Table Of Contents
  • How multivariate analysis helps researchers
  • Types of multivariate analysis
  • Pros and cons of multivariate analysis

How multivariate analysis helps researchers

The multivariate analysis makes manipulating data much easier for both researchers and data analysts. With this technique, one can:

Obtain an overview or summary of a table:

With multivariate analysis, one can perform factor analysis and principal component analysis to view a summary of a given table. Using these techniques, one can easily recognize patterns in data such as trends, outliers, groups, etc. The patterns are usually presented as two plots.

Analyze and explain groups of data in a table:

This technique is referred to as classification and discriminant analysis. It enables researchers to identify the differences between groups and find out which group each table row belongs to. To do this, data analysts perform partial least squares and multiple regression analysis. This helps them to identify relationships, for instance, between operation conditions of a process and the quality of the product. They use one set of columns (variables) to forecast another to allow for effective optimization and to identify columns that are more essential in the relationship.

Types of multivariate analysis

There are many different types of multivariate analysis, all meant to perform different statistical operations. The most common ones include:

Additive tree:

This is simply a method of displaying data clusters in a graph. It is applied where data in a table represents the same unit both in rows and columns.

Canonical correlation analysis:

When you want to find the correlation between two sets of data, canonical correlation analysis is one way to go about it. The method is similar to the correlation coefficient in that it identifies the association between variables. The only difference is that canonical correlation analysis particularly identifies the correlation between two sets of variables.

Cluster analysis:

This technique examines how data is clustered (gathered) using parameters like age, income, education level, household size, etc. It enables researchers to analyze various groups of data and draw inferences from them effectively.

Factor analysis:

Sometimes researchers take a huge amount of data and shrink it into smaller sets of data that are more understandable and manageable. This process is referred to as factor analysis and it helps identify hidden patterns. Factor analysis shows how different patterns overlap and displays the properties that are prevalent in most patterns.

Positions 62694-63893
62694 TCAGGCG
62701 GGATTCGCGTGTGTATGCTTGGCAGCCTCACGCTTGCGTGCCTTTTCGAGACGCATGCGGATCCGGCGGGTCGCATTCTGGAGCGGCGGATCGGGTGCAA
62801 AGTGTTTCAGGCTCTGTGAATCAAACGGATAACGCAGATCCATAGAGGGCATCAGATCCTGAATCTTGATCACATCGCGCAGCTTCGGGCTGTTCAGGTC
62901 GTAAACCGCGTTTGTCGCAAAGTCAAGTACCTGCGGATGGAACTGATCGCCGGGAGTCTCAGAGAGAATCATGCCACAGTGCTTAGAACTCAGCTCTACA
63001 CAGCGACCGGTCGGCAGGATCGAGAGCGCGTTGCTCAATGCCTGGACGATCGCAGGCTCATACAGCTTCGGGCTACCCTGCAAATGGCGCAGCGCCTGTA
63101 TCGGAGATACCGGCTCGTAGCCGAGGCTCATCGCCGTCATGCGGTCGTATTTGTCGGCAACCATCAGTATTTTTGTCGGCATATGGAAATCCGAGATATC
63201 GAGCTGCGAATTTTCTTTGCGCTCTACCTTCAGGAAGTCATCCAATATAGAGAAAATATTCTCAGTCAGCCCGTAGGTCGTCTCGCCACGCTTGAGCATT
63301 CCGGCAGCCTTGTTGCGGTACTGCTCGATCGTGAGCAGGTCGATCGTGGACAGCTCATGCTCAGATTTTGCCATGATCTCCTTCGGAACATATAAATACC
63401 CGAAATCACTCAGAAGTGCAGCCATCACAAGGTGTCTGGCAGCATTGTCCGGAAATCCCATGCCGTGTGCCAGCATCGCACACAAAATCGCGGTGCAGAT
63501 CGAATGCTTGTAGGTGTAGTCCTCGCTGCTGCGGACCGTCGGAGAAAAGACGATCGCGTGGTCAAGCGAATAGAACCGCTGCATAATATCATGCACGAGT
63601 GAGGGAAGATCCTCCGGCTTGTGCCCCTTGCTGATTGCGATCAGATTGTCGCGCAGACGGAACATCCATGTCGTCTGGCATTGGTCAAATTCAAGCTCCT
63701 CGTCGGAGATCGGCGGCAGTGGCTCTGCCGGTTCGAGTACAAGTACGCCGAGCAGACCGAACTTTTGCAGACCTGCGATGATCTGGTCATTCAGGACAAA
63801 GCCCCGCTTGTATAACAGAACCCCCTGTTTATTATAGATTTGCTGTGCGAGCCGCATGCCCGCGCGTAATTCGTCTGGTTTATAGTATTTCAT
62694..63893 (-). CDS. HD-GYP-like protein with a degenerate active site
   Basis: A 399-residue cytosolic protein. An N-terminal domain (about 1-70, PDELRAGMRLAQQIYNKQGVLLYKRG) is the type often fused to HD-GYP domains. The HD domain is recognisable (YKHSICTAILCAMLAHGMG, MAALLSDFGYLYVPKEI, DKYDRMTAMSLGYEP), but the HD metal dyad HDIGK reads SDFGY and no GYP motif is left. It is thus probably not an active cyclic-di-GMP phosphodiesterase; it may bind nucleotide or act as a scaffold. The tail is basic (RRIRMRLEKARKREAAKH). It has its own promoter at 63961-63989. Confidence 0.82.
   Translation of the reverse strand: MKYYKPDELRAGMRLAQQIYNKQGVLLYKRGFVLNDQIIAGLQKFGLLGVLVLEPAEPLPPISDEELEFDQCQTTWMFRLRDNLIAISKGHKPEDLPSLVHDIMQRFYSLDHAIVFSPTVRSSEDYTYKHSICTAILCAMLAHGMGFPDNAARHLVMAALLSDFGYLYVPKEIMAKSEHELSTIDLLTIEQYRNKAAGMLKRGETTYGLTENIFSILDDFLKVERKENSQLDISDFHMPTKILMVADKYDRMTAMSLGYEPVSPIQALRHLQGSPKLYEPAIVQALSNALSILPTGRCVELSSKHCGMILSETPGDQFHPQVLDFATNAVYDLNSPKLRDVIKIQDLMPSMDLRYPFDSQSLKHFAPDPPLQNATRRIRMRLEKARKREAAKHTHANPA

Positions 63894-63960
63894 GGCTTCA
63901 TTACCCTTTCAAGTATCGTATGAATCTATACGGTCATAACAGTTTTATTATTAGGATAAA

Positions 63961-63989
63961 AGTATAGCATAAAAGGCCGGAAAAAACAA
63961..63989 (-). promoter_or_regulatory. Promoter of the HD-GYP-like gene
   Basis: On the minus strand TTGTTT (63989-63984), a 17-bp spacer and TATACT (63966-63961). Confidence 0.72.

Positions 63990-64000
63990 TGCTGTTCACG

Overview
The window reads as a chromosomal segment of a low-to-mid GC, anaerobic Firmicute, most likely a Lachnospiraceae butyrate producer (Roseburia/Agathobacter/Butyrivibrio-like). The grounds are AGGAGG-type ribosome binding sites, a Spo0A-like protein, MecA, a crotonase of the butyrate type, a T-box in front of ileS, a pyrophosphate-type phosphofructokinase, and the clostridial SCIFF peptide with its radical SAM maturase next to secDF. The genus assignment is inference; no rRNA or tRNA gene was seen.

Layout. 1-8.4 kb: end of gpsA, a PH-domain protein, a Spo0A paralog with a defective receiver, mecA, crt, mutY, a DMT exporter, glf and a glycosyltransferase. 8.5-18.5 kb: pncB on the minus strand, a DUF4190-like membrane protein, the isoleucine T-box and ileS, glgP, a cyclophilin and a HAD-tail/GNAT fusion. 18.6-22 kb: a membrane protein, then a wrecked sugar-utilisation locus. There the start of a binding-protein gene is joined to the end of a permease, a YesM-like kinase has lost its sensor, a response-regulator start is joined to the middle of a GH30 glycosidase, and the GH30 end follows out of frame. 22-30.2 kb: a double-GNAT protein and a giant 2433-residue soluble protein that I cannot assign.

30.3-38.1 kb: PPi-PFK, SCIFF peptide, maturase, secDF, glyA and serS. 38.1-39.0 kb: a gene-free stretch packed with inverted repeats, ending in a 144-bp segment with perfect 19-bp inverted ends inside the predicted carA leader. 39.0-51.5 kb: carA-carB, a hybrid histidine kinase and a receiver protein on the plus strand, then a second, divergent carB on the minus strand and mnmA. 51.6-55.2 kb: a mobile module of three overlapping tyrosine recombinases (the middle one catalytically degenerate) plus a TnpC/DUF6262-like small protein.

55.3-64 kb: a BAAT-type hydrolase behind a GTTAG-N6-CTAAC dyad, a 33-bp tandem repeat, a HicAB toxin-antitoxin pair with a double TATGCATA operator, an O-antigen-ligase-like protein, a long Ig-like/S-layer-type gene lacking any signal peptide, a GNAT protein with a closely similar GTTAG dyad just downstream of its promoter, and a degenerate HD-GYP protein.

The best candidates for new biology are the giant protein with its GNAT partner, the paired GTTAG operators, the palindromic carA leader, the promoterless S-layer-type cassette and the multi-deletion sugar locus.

Independent component analysis:

This technique is used both in mathematics and signal processing to illustrate a multivariate function by its subcomponents or hidden factors. The component signals involved are usually independent non-Gaussian signals and the objective of applying independent component analysis is to enable the subcomponents to represent the composite signal accurately.

Generalized Procrustes Analysis (GPA):

The GPA is a technique for comparing two sets of shapes or configurations. It was initially invented to match two shapes from the factor analysis but the technique was later stretched to generalized Procrustes analysis to allow the comparison of more than two shapes.

MANOVA:

Multivariate analysis of variance is an analysis of variance with more than one dependent variable. Data analysts use it to determine whether modifying the independent variable changes the dependent variable (response variable).

Pros and cons of multivariate analysis

Every data analysis technique has advantages or disadvantages over other techniques. Below are some of the upsides and downsides of using multivariate analysis for data manipulation:

Advantages

The technique considers multiple factors of the independent variable that affect the variability of the response variable, which means the results obtained are more accurate.

The results drawn from multivariate analysis are more realistic and closer to real-life situations.

Disadvantages

One is required to perform a series of rather complex analyses to get satisfactory results

Collecting and tabulating a large number of variables is an overwhelming and time-consuming process